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What are the strategic ideas of the Grob's Attack?
Is it meant to initiate a kingside attack?
Or is it meant to grab space on the kingside and use that space to maybe initiate an attack in the center or on the queenside?

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  • 1
    I don't know, but some ideas: 1. Like g3, it allows Bg2; 2. But grabs more space than g3; 3. If Black plays Nf6, White can play g5; 4. On the negative side, the pawn is vulnerable, f4 and h4 are weaker, and O-O is less desirable. I think Chessfactor on YouTube has a video on the Grob. Mar 1 at 1:40
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    The main idea is to play something your opponent isn't used to because it's not a very good move. Mar 1 at 3:22
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    Specifically, the "automatic" reaction 1.g4 d5 2.Bg2 Bxg4 3.c4 (alreadylongthinking). Mar 1 at 8:26
  • @HaukeReddmann 3 c4! dxc4? (c6) 4 Bxb7, right? (A crumb of comfort for the victim: 4 ... Nd7.)
    – Rosie F
    Mar 3 at 11:43
  • @RosieF: You don't even have to be THAT inattentive, but if you don't know how to handle it (indeed c6, and give b7 back immediately, even sacrifice a pawn yourself to get development advantage) and try to "bogart" your pawns, it can get ugly. The n=7 Lichess stats are too meaningless to further delve into this theme :-) Mar 3 at 13:59

2 Answers 2

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Disclaimer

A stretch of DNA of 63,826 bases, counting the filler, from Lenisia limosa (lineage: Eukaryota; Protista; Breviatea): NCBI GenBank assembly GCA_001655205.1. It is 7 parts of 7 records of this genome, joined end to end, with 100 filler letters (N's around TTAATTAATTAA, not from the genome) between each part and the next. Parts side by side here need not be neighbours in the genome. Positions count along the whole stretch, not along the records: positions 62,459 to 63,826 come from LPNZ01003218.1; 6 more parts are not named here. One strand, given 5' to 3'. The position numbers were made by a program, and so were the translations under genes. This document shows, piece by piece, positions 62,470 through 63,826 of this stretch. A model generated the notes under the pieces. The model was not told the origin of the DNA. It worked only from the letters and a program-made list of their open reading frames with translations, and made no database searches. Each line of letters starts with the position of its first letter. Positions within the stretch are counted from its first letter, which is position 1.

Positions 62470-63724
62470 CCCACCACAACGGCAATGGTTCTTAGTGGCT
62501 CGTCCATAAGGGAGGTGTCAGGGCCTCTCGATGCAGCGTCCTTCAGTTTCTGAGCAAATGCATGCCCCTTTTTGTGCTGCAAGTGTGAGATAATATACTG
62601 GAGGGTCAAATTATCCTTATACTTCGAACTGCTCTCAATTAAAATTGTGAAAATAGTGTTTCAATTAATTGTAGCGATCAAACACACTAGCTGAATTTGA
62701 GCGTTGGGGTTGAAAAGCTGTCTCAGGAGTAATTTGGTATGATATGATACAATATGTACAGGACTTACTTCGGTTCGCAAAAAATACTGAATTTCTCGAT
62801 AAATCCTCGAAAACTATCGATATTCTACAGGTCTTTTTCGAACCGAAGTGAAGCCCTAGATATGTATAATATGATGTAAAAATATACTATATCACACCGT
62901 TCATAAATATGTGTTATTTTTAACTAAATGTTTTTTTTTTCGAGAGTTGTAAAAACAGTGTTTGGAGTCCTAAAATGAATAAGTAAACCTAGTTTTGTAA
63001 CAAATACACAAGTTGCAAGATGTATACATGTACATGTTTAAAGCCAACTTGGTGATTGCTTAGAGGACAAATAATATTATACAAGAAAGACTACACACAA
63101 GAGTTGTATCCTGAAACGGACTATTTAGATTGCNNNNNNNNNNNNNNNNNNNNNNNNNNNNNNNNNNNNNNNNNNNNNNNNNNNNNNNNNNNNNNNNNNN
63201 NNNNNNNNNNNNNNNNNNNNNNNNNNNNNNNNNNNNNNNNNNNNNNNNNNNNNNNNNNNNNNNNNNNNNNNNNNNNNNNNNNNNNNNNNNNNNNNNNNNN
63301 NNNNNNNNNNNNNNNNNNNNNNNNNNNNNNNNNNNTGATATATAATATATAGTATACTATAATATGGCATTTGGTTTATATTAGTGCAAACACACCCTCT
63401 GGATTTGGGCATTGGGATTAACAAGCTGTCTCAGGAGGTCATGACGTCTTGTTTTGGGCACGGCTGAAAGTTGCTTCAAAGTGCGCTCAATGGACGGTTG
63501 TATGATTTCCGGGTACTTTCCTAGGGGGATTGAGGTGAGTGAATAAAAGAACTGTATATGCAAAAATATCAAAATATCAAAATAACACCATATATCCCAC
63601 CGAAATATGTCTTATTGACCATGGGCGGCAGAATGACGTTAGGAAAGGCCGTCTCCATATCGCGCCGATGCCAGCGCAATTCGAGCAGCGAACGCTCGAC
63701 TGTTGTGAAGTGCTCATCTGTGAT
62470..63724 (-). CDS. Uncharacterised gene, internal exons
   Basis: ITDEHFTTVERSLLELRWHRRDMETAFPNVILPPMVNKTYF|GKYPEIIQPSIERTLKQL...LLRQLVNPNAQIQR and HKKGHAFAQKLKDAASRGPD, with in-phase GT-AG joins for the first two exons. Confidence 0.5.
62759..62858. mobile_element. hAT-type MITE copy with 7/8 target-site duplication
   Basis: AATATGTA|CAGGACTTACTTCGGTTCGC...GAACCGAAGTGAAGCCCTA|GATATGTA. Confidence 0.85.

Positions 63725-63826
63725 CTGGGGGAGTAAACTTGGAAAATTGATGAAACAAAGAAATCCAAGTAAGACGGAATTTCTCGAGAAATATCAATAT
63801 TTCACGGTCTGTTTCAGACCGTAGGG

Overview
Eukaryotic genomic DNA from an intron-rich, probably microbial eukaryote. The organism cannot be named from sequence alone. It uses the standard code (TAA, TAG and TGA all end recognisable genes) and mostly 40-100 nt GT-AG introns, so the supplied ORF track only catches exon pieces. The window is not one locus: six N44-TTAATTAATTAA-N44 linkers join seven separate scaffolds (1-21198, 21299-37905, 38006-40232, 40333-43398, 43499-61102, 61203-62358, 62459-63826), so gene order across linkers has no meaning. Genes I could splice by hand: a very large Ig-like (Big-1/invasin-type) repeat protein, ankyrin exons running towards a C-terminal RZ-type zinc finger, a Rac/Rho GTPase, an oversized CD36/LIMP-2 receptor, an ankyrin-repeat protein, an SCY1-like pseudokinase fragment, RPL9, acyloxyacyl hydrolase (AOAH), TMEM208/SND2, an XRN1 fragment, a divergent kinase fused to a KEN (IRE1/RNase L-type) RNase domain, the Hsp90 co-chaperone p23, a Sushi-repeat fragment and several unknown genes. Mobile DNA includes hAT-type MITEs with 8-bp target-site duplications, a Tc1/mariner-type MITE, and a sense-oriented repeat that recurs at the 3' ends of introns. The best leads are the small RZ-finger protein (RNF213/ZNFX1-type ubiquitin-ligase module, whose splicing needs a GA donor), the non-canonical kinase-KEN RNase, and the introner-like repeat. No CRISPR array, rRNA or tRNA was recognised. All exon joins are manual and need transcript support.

The ideas behind 1.g4? are not sufficient to justify such a weakening first move.

The grand scheme

In an ideal world, White's strategic aim after 1.g4 is to build as much pressure as possible on the light squares in the center:

  • They will fianchetto their light squared bishop, aiming at e4, d5 and even b7.
  • Pressure can be reinforced with c4, Nc3, and sometimes Qb3, d3 or e4.
  • Black's most natural defender of the light squares is a knight on f6. However, an early ...Nf6 will be ousted by g4-g5, kinda justifying White's first move.

The trick

But the main reason some White players are attracted to the line is that they gamble on their surprised opponent going for natural moves and stumbling into the Grob gambit's trap:

[FEN ""]
1.g4 d5 2.Bg2 Bxg4 3.c4 c6?! 4.Qb3

when all of a sudden the pressure on d5 and b7 gives White a huge initiative.

Note that all the moves played fit the grand scheme of attacking the light squares !

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  • I don't know much about chess but my computer is not impressed by White's "huge initiative" after Qb3, it much prefers Black's game.
    – bof
    Jun 10 at 5:22
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I dont know that there are any deep positional ideas behind it. Its mostly a tactical opening intended to be used as a surprise.

Positionally, I think the idea is just to develop quickly and put pressure on d5. Thats really about it.

It really comes down to what is the independent significance of g4 as opposed to g3 or d5 followed by g3. There isn't any. You could say it prevents f5 but black isn't really threatening anything with f5.

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